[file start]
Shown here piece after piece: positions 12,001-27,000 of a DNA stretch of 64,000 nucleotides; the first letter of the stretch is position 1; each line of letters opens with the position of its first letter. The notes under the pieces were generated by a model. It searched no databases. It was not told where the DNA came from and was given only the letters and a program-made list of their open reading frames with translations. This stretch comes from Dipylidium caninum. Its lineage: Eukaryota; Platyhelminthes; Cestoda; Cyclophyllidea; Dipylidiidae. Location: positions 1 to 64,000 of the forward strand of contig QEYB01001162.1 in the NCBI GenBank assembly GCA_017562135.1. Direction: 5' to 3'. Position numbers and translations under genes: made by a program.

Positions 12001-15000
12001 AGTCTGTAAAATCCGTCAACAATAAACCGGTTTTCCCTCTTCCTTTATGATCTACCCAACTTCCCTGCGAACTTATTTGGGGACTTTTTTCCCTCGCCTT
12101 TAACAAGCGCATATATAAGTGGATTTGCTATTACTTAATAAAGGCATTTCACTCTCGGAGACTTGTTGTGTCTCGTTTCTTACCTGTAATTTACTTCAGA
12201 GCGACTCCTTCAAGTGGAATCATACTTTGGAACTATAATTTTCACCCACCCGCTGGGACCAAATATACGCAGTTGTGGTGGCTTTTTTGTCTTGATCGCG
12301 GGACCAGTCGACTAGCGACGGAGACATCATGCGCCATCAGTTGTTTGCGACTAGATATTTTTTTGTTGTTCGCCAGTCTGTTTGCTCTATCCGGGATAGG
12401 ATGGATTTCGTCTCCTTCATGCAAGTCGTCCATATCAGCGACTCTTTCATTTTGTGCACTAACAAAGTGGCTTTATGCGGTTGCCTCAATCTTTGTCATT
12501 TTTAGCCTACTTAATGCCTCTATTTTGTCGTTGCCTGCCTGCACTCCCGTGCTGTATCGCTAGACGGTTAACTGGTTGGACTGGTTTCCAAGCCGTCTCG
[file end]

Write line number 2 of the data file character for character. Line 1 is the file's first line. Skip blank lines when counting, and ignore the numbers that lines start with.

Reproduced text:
Positions 12001-15000